Cultivation of land causes emissions of carbon to air and water. Emissions of CO2 from soil and vegetation, in response to cultivation, is globally estimated as 1/3 of total anthropogenic emissions the last 150 years. Loss of soil carbon is furthermore a threat to the agricultural production capacity and biodiversity. With this in mind, increased soil carbon is important to reduce CO2-emissions to the atmosphere and to maintain a sustainable agriculture.
Organic carbon has many functions in the soil:
- Source of energy to soil-living organisms
- Soil structure
- Resistance against erosion
- Storage, uptake and release of nutrients
- Water retention
- Colour (which affect the albedo-effect) and soil temperature
Biochar can be used to increase the carbon in soil and improve the soil quality. Biochar is made from a process called pyrolysis, where biomass is exposed to high temeratures under limited oxygen access. In the pyrolysis, the carbon is changed on molecular level, which means the biochar becomes very resistant against biological decomposition. Biochar that is ploughed into the soil can therefore be stored for centuries.
Shifts from grain- to grass production
These shifts will normally result in a greater supply of organic matter (especially roots). Biological activity (eg earthworms) increases in soil with grass and makes more carbon bound to mineral particles and transport to deeper soil layers, where the carbon is more protected against decomposition. Shift from grain- to grass production can increase the carbon storage down to 80 cm depth.
This shift in production may be a possible measure on land with a great potensial for carbon storage and a low crop yield. Leveled land in Eastern Norway and Trøndelag is often exposed to erosion and contains less carbon. We therefore expect positive effects of shifts towards grass production in these areas.
Nevertheless, if the grass is used as feed for livestock, the climate effect of the carbon storage may be replaced by increased emissions of methane from livestock production. The shift from grain- to grass production is therefore only recommended on land with low soil carbon content and a low crop yield, or on land exposed to erosion in vulnerable watercourses.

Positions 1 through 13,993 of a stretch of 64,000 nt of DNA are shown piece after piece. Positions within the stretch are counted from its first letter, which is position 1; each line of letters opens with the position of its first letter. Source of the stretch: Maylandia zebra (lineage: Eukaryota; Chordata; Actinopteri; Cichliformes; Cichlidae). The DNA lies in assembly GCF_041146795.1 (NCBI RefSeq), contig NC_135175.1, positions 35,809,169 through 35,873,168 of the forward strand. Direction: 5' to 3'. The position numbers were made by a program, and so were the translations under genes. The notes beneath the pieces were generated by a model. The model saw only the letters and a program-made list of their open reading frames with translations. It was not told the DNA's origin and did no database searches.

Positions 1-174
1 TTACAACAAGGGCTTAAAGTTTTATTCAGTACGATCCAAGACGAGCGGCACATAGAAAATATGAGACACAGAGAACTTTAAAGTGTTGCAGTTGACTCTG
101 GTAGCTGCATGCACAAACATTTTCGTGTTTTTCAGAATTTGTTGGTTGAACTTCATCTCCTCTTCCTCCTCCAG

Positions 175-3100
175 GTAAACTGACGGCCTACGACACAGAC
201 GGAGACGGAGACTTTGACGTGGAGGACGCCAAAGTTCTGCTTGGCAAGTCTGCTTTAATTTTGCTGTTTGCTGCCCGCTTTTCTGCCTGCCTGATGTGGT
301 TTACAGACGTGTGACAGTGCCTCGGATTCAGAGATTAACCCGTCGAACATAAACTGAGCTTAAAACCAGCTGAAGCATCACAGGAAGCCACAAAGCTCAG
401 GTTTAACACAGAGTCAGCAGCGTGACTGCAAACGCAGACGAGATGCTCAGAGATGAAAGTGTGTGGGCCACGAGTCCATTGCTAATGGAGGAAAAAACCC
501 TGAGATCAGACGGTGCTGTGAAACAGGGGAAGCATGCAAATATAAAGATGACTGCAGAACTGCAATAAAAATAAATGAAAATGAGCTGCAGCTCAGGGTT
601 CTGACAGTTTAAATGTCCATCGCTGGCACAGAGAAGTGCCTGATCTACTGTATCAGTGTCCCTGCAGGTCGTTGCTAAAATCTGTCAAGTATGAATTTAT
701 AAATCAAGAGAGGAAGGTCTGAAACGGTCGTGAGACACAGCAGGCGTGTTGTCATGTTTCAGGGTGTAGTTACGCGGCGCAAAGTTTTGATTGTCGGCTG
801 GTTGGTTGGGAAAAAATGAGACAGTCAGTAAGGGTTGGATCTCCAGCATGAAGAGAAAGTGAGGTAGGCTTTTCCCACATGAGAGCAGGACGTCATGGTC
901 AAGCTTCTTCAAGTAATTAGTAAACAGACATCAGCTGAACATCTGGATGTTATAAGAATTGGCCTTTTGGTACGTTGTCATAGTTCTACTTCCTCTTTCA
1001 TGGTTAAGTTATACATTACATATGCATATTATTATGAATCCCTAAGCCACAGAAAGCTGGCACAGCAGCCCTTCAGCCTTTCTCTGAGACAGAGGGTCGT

Shifts in tillage practice
Intensive tillage causes faster decomposition of organic matter and increased risk of erosion. By that, intensive tillage is an important cause for reduced soil carbon. Shifts in tillage regimes, the use of cover crops, return of straw to the soil, crop rotation with grass and the use of organic fertilizer can contribute to stabilization or increase of the soil carbon content.
Alternative tillage with autumn harrowing, spring plowing or no tillage have been practiced in more than 20 years as a measure against erosion. Alternative tillage can also stabilize the carbon content in the soil.
No tillage is assumed to be the measure with the greatest effect against soil loss in grain production areas. On the other hand, this method requires costly investments and can result in reduced crop because of late drying of the field in spring. Both spring plowing and no tillage can cause weed problems and fungal diseases.
Straw as a source of bioenergy or increased soil quality?
To plow straw into the soil can contribute to increased levels of carbon i agricultural soil. This use of straw is generally only recommended if the soil carbon content is less than 2 %, if it is necessary to stabilize or increase the carbon content, or at areas especially prone to erosion.
In other cases, it is recommended to utilize the straw for bioenergy. A straw yield of 400 kg/da, with 85 % dry matter, can replace 113 kg heating oil with approx. 100 kg carbon and approx. 360 kg CO2. This use of straw might contribute to a reduction in the CO2-emissions which is much greater than the effect of soil carbon storage with the same amount of straw. Thus, if the carbon content in the soil is more than 2-3 %, the straw will be better utilized as bioenergy, in a climate perspective.
The report "Muligheter og utfordringer for økt karbonbinding i jordbruksjord" describes different topics and measures to increase the carbon storage in soil.